Flight tests showed fuel burn was 17.3% better than the E1, said Rodrigo de Souza, VP Marketing in a press briefing in advance of the official show opening tomorrow.
Wideroe Airlines, the launch operator of the E190-E2, now has three in service. De Souza said initial analysis of the operations show fuel burn is even better than the flight test results, but he declined to be specific until more operations are completed with more airplanes in a few months.
Embraer claims fuel burn is 10% better than the Airbus A220.
Wideroe’s small fleet has completed 800 flight hours at an average of seven hours a day. In eight out of 11 weeks, the fleet had 100% dispatch reliability, he said.
John Slattery, president and CEO of Embraer Commercial Aviation, told the media that the E2 has the quietest cabin of any in-production single-aisle aircraft. To press the point, a demonstration flight took the international group of press and television on a flight over the English Channel.
Using an App on a Samsung 9 mobile phone, this writer cruised the cabin from the rear to the cockpit measuring the decibel level. The average was 68-70db. Sitting next to the engine at cruising altitude, the db was around 74. The cockpit was a conversational 62db.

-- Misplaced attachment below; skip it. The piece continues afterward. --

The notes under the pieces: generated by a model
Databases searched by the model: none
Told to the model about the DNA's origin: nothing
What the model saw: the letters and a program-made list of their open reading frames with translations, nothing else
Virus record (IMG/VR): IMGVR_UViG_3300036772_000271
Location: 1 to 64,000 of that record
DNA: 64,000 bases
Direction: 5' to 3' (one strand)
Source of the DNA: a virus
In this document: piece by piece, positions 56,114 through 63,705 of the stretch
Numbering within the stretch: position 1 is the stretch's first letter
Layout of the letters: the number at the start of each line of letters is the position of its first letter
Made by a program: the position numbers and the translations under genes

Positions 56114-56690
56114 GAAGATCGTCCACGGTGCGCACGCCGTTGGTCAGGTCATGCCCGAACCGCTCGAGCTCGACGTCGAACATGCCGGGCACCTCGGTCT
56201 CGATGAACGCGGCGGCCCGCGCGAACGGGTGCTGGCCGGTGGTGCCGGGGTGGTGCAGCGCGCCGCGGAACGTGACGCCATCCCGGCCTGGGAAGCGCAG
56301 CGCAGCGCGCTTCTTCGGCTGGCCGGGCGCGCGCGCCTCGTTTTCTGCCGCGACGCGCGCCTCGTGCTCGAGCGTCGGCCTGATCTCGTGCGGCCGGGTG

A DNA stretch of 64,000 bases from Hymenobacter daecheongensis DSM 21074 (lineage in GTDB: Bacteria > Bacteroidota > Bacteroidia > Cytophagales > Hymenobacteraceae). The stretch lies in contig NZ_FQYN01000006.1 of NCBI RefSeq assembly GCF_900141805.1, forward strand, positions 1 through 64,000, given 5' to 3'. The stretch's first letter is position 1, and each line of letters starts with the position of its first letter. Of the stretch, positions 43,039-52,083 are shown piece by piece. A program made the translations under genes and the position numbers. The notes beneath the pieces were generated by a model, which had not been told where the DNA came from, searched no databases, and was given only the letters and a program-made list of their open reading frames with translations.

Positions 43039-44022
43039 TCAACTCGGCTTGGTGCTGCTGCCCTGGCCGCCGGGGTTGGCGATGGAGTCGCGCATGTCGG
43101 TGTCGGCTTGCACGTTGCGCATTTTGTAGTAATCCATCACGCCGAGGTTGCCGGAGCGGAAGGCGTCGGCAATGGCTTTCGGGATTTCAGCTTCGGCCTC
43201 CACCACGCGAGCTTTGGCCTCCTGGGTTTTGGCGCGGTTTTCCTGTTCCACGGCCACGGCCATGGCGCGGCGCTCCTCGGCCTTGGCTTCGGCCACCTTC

Conversation in the cabin often spiked the db meter beyond the engine noise.
Having flown a similar flight two years ago on what was then known as the Bombardier CS100, the elapsed time makes it impossible to have a good recall of that flight, other than it, too was very quiet. But no noise meter was available then.
It’s clear that the E2 is far quieter than the Airbus A320ceo and Boeing 737NG. This writer hasn’t flown on either the A320neo or the 737 MAX.
The Airbus A350 and A380 widebodies seem equally quiet, though no noise meter was available on these flights.
Embraer also released its updated 20-year forecast for the sub-100 seat and 100-150 seat sectors.
De Souza forecast 4,660 aircraft in the sub-100 sector will be needed over the next 20 years. The E175, Mitsubishi MRJ, Bombardier CRJ 700/900 and the Sukhoi SSJ compete in this sector.
The 100-150 seat sector has a demand of 5,890 aircraft, de Souza said. The competing aircraft are the E190/195, A220, A319 and Boeing 737-7. This compares with Bombardier’s year-old forecast of about 7,000. Airbus, having acquired a majority stake in the C Series program, said at the time the deal was announced last fall, the forecast in this sector was about 6,000.
Boeing and Embraer announced this month a memorandum of understanding for a joint venture in which Boeing will own 80% of the company and Embraer owns 20%.
De Souza said the E2 three-member family “perfectly compliments” Boeing’s 7-Series family, slotting in under the 737-7 MAX.
The largest E2, the E195, seats 144 in high density and about 122 in dual class. The 737-7 seats 138 in typical dual-class configuration.